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I am putting together a test environment using Amazon's EC2 for me and some friends to collaborate on a project. I am not a server guy but I do know my way around a bash prompt and have done some work on ubuntu before. I am using Amazon Linux AMI i386 EBS and have gotten apache and php running. Now I need to create the user accounts my friends and I will use to upload files (sftp) and work on the project (ssh). How should I go about this?

Should I just use adduser and configure it like normal?

Or should I use the AWS IAM groups?

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up vote 2 down vote accepted

Simple answer, to give you friends SSH access to the server use:

useradd -c "Friendly Version User Name" -s /bin/bash -m username
  • -c is just a comment but shows up in you passwd file and makes it a little easier to read
  • -s defines the shell. Bash is probably your default but for good measure I add it to my command
  • -m tells it to make the home directory for the user
  • username is the log in your friends will use

Make sure to get their SSH and add them to the authorized_keys file

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Great, got that. Now I need to get their SSH. How do I go about that. – Tvanover Jun 24 '11 at 16:24
Just get their SSH Public Key and add it to the .ssh/authorized_keys file in their home directory. Or you can enable password log in under /etc/ssh/sshd_conf ChallengeResponseAuthentication yesbut you'll need to set passwords for everyone. I typically used SSH keys, more secure all around. I usually script the creation of users to add the SSH keys automatically. – Shocm Jun 24 '11 at 16:36
You'll also want to make sure you have firewall rules that allow your friends to SSH to the box from where ever they are coming from. Besides the firewall, which is handled with AWS security groups, everything else is pretty standard Linux administration. – Shocm Jun 24 '11 at 16:38
I must be a bit of a bonehead here, but where do they get their ssh public key? I tried the instructions at… to generate the private & public key, moved the public key into the .ssh/authorized_keys downloaded the private one and fed it through puttygen to get the .ppk. But that doesn't work. – Tvanover Jun 24 '11 at 21:45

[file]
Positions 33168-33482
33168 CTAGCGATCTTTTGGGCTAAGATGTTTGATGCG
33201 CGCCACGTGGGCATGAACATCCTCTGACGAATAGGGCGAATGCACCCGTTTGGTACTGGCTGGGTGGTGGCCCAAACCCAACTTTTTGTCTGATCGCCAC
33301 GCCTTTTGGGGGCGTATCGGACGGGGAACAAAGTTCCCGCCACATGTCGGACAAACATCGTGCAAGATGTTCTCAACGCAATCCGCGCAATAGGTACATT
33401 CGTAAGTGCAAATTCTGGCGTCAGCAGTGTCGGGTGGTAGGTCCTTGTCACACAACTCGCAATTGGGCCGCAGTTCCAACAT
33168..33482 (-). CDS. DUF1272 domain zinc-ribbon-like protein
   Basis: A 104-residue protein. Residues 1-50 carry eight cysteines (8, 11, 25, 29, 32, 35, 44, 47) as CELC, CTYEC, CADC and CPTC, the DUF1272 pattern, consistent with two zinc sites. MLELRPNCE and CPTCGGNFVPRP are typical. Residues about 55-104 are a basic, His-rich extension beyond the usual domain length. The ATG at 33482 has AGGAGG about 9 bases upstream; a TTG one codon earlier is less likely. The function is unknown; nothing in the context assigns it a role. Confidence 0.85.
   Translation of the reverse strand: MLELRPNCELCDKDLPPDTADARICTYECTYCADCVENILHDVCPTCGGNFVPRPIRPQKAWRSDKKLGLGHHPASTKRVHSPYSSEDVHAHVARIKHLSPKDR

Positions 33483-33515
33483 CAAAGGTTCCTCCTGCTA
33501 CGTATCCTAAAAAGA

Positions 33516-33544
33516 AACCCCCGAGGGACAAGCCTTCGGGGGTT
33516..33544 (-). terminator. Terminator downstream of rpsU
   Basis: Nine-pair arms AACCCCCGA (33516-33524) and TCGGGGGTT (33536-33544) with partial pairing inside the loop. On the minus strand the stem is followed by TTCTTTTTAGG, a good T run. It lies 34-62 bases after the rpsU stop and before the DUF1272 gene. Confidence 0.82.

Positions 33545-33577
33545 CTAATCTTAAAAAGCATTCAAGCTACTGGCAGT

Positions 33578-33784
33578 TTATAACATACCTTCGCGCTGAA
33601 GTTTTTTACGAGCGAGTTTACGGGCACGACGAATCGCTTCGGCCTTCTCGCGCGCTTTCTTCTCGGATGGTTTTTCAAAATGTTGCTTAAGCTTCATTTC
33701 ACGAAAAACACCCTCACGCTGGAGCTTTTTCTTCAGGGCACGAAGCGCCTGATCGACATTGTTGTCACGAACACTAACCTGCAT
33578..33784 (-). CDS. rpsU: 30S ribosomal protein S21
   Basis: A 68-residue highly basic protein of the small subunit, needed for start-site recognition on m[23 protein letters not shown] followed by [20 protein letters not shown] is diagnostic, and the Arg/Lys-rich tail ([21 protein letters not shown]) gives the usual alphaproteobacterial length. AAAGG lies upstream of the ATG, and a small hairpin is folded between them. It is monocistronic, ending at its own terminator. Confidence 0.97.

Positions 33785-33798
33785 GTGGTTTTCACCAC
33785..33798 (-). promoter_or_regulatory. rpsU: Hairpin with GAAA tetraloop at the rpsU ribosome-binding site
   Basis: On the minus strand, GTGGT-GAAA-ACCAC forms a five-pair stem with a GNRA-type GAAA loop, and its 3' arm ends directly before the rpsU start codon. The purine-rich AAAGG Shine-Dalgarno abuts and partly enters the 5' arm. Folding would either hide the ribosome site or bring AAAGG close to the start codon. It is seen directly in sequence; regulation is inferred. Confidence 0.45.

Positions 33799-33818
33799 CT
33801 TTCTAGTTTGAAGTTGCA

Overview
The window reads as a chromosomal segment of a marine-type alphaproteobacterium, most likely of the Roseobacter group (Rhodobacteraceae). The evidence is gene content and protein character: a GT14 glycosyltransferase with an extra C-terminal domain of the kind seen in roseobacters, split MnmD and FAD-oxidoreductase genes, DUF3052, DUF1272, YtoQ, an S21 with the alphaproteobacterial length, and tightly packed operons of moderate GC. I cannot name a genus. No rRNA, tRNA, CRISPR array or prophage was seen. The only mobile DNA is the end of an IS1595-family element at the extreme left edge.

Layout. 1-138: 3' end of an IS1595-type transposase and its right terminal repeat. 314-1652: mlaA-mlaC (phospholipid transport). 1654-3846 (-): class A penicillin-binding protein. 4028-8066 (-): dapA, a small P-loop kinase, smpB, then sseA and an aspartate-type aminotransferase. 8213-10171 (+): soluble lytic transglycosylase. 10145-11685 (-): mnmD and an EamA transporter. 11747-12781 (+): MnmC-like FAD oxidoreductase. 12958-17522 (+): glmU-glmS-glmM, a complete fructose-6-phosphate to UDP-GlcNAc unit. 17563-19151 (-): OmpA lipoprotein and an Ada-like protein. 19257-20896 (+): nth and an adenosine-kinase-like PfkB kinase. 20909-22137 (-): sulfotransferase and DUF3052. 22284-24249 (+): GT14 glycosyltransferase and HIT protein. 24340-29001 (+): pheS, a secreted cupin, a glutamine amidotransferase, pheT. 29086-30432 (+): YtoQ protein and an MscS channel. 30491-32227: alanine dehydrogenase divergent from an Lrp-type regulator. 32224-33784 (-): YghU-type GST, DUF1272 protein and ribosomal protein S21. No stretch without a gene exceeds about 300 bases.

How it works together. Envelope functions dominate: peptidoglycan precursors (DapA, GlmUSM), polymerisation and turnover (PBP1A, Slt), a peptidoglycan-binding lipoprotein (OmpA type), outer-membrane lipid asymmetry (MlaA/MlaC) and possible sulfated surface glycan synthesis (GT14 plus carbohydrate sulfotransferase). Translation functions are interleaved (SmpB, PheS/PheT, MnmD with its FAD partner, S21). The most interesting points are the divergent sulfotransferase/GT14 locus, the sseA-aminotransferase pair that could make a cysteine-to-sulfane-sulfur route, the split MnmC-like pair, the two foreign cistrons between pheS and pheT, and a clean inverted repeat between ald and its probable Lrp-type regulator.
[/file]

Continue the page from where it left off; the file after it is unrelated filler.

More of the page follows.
We are kind of getting off topic here a little but it's a pretty standard SSH configuration. If you are using Putty you might want to try to walk through this site… – Shocm Jun 24 '11 at 21:59

IAM only provides users & groups for accessing the AWS account features and has nothing to do with the EC2 instances themselves.

Adding users to the running instance is an exercise in management of the instances. By default the instance will have the root account. Some AMIs will include other users, like the Ubuntu UEC images include an ubuntu user which you log into and then become root via sudo.

Personally for the EC2 instances I use I make use of a Puppet server running outside of Amazon's cloud that the instances connect with and receive their configurations including user accounts and SSH identity keys to authenticate remote logins. Doing this I'm able to use a limited number of AMIs but run instances to provide various tasks.

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IAM is for access to the AWS console and APIs. You'd use adduser as usual for accounts on the server itself.

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